Medieval Hindu Art Goes on Show at RA

Article excerpt


SOME of India's rarest and finest sculptures, never before seen in the UK, have gone on display at the Royal Academy.

A blockbuster exhibition devoted to the Chola dynasty of southern India showcases bronze sculptures from the ninth to the 13th centuries.

The 40 pieces are widely considered to be among the finest works of Indian sculptural art.

They have been loaned by various international institutions and private collectors and the exhibition marks the first time that bronzes have been loaned to the UK by India's National Museum in Delhi and the Government Museum in Chennai.

The Cholas were a Tamil dynasty that emerged in the ninth century after the capture of Thanjavur - located in the present-day state of Tamil Nadu - in 850 and ruled for the next 400 years.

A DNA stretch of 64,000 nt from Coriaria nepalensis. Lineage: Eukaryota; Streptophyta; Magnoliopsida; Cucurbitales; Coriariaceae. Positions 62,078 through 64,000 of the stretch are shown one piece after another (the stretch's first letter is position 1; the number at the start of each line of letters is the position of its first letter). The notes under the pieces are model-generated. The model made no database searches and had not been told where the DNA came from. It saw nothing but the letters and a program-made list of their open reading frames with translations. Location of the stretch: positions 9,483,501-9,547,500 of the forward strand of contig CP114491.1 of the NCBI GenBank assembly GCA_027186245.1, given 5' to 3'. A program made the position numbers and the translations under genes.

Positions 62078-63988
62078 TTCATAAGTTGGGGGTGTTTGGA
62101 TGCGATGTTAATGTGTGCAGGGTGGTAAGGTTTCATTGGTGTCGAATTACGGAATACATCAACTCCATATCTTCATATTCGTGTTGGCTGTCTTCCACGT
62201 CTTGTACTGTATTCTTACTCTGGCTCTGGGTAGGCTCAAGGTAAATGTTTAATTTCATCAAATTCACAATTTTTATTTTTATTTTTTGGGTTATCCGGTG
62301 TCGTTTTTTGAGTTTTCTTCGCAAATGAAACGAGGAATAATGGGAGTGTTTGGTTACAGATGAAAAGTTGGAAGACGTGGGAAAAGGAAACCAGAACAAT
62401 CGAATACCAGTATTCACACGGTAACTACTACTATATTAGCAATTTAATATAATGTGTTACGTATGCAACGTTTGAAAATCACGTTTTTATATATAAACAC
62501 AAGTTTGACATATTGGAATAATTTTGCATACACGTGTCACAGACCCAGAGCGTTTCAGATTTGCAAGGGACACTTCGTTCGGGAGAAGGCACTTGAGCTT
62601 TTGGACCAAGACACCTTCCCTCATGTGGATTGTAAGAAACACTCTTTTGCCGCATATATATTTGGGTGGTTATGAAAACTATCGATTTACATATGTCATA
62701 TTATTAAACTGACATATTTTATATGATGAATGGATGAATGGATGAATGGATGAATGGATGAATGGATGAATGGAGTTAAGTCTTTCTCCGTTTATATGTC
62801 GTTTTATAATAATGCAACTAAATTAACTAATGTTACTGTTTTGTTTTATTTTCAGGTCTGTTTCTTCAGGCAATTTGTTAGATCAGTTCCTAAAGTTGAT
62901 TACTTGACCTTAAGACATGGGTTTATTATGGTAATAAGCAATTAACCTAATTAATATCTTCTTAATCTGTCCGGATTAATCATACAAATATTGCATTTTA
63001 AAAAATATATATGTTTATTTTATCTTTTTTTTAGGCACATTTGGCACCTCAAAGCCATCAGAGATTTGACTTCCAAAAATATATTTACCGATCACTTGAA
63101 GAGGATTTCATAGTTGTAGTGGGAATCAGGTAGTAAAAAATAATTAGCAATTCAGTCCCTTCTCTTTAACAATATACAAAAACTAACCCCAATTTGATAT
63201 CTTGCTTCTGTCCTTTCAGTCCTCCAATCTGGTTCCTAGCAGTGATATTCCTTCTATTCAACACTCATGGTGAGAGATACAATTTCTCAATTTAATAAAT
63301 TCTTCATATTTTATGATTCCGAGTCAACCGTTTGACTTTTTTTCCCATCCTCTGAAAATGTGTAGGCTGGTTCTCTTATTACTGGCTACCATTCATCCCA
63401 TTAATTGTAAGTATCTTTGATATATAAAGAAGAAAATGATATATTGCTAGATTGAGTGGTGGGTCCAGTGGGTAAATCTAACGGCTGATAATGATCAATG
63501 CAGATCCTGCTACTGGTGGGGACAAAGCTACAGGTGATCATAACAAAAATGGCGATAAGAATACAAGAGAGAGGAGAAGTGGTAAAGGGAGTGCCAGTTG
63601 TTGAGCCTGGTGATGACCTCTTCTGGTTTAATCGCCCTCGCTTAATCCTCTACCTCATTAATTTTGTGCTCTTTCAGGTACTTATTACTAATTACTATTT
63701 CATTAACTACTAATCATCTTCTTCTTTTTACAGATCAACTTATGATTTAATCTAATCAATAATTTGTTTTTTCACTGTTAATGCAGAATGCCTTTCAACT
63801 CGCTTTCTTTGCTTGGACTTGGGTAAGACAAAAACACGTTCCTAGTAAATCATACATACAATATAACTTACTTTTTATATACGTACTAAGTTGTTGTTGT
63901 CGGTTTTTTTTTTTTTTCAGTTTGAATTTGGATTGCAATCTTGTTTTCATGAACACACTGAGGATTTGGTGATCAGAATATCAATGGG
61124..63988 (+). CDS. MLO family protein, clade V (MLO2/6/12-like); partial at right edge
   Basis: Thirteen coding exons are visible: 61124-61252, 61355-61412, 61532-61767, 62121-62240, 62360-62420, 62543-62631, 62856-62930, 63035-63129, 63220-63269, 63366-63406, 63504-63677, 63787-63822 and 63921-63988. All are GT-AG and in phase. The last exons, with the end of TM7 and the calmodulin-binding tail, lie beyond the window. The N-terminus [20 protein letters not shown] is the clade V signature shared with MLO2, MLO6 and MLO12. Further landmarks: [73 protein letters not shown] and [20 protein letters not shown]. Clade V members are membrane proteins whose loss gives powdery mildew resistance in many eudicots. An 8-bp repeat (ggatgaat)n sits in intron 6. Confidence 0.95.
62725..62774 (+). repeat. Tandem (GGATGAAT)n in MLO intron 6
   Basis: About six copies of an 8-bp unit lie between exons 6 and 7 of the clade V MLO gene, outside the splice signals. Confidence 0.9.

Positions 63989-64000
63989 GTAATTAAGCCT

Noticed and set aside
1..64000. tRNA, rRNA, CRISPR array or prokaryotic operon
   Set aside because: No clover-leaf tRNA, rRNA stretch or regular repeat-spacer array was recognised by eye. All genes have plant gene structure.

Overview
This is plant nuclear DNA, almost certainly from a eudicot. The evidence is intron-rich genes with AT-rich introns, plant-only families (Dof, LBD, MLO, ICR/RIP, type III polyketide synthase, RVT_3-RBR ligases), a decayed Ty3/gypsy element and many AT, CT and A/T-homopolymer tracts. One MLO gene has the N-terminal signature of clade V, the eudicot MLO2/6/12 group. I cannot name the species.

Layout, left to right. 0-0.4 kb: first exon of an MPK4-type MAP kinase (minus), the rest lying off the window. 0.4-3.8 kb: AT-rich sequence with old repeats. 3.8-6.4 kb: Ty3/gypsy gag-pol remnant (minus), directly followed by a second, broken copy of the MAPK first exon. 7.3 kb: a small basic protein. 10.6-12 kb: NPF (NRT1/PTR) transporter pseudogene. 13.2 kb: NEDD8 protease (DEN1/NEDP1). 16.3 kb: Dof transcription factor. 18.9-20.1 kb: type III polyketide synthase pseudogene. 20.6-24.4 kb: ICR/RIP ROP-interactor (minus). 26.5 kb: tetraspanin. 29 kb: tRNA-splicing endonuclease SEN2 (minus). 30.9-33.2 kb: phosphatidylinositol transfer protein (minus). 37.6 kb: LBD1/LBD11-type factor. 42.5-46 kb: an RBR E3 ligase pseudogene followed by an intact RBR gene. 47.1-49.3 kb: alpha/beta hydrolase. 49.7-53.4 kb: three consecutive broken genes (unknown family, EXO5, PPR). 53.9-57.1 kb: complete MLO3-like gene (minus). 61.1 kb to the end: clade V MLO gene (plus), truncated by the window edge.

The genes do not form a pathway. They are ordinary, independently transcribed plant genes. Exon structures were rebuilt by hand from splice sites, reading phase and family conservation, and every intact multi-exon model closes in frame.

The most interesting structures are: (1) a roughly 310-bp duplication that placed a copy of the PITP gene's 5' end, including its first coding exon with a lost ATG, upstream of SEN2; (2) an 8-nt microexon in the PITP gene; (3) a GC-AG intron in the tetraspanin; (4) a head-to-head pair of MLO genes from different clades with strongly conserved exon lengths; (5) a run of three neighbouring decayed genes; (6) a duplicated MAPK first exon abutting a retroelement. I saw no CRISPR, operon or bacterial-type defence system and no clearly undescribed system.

During their reigns, the Chola kings controlled much of southern India, extending as far as the islands of Sri Lanka, the Maldives and parts of Indonesia.

A Royal Academy spokesman said: "The exhibition will show UK art lovers for the first time that the Cholas were great patrons of the arts, who oversaw an extensive programme of temple construction. …


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